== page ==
"Darker Blue Bayou" takes off with a great clap-beat, supported by an assured groove. Troy Nelson and Mackenzie Mercer play back and forth with vocal leads. The rhythm drives deep into the bayou down I-10, never looking back.
I remember hearing "Dead Animals" for the first time; the second track to side-a. Mackenzie plus a muted power-pop guitar begin the song. Truthfully, my first impression was, "Oh no, it was too good to be true. They over delivered on the first song, and now it's downhill from here." But to my great and welcomed surprise, just about sixteen seconds into the track, The Young Evils brought me back to my imaginary dance floor, head swinging back and forth (wishing I had hair), and singing along to the lyrics (yes, upon first listen). Turning the volume up louder and louder, rift by rift, I simply could not get enough of The Young Evils' persistence; and we were only two-tracks into this inaugural listening.
Take a breathe, walk over to the turntable, and flip this beautiful wax to continue an amazing indie pop discovery. "The Devil's Barricade" finds Troy, with his hushed Jesus & Mary Chain -like vocals, taking the first step with another boy/girl tag-team approach to the vocals; I think this what I am beginning to like more and more about The Young Evils (it's keeps things interesting, and moving along). There is a familiarity with their music, much like The Rosebuds, leading you to believe you already know what's coming, yet creating a yearning for more.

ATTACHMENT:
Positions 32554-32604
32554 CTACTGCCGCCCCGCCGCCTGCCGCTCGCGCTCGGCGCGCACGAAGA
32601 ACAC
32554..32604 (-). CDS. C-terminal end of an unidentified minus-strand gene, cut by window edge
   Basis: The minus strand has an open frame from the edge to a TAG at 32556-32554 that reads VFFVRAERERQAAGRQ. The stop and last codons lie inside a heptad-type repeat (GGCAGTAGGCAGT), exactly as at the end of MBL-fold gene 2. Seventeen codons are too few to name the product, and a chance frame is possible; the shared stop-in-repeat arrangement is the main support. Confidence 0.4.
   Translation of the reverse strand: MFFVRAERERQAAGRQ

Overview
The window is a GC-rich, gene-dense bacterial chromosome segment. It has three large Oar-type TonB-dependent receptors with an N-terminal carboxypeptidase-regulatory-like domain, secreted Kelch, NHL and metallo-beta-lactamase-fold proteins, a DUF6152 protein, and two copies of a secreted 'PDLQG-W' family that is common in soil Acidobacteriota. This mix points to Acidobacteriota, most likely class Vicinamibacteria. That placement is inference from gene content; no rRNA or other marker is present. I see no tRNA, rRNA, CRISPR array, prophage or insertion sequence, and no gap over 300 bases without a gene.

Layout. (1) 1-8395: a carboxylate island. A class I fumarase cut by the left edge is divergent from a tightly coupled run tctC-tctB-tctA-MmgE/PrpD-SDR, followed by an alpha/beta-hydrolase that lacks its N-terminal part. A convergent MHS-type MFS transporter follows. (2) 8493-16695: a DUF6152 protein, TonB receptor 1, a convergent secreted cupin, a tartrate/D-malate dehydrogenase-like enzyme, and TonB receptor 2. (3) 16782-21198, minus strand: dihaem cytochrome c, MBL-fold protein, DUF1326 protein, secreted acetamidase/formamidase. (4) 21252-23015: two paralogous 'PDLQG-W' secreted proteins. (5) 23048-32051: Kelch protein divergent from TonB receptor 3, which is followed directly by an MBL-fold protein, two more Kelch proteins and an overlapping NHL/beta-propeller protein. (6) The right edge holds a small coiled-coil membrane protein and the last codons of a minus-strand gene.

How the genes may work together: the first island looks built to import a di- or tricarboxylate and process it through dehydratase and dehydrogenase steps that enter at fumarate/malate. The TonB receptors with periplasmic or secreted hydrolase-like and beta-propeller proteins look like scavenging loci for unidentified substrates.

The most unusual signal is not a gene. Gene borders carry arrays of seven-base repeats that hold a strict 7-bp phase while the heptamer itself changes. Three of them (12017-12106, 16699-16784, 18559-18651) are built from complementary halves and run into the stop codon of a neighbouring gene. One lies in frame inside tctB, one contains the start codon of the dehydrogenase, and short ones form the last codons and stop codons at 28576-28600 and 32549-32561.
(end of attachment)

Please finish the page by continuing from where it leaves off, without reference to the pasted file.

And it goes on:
Just as I am beginning to adore The Young Evils grittier comparison to UK indie poppers, The School, "Touch Tone Lovers" takes a sharp right hand turn onto 'Bad Ass Lane.' Do yourself a favor and go turn up the volume even louder than you had it before for this one; the drums feel so good, especially when The Young Evils drop out the bass for that break, leaving the guitars dangling out the window. Mackenzie's voice slides into a more chill, shoegaze-like vocal style, while the music, traditional to Rock n' Roll in many senses, really stands out on its own; presenting you with the truest of sounds for The Young Evils (and I love it).
Fin Records does not cut back in any way for this four song release. True to their form, the clear vinyl is simply immaculate. Inner sleeve embossed with their logo, pristine polypropylene bag to protect the artifact, Fin Records shows respect in many ways other won't. The two-toned packaging lends a hint to the modern day doo-wop inside. I just wish I could have told you all about this sooner.